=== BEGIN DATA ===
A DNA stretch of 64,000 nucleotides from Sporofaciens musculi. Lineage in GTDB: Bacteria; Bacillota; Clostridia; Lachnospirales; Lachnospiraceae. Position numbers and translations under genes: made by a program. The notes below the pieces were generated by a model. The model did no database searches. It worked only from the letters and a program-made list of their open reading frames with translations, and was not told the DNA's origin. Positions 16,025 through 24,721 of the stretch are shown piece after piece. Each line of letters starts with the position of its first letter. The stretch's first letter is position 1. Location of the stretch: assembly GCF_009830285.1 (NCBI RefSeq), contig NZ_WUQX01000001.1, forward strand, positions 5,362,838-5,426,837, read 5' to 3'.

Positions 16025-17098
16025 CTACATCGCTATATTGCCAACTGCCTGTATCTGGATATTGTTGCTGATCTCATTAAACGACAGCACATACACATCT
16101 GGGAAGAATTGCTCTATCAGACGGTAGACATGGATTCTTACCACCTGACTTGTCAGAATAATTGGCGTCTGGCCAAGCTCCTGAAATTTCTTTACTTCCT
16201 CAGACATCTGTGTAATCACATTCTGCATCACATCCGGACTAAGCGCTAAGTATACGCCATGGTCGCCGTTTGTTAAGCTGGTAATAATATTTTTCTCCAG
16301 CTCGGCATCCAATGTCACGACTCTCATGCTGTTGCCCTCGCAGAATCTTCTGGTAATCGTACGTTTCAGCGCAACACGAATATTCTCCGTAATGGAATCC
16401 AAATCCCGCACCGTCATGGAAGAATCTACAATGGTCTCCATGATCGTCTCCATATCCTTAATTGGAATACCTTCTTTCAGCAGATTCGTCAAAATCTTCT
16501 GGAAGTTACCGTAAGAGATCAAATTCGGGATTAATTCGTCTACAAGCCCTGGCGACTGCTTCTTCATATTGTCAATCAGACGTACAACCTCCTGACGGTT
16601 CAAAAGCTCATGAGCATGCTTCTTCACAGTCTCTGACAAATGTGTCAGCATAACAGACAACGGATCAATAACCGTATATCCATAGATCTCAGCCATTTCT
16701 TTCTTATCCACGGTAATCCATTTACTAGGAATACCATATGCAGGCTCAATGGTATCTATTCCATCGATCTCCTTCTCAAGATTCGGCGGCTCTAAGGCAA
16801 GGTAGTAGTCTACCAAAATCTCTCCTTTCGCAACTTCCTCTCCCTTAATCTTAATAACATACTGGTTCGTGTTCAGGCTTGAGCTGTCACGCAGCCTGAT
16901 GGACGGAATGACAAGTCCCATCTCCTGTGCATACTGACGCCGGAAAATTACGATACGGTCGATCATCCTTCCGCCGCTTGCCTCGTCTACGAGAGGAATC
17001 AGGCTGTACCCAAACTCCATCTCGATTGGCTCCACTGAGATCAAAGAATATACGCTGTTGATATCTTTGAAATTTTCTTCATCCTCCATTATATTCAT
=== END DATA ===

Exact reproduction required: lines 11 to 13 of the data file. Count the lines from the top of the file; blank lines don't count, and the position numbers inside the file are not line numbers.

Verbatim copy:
16801 GGTAGTAGTCTACCAAAATCTCTCCTTTCGCAACTTCCTCTCCCTTAATCTTAATAACATACTGGTTCGTGTTCAGGCTTGAGCTGTCACGCAGCCTGAT
16901 GGACGGAATGACAAGTCCCATCTCCTGTGCATACTGACGCCGGAAAATTACGATACGGTCGATCATCCTTCCGCCGCTTGCCTCGTCTACGAGAGGAATC
17001 AGGCTGTACCCAAACTCCATCTCGATTGGCTCCACTGAGATCAAAGAATATACGCTGTTGATATCTTTGAAATTTTCTTCATCCTCCATTATATTCAT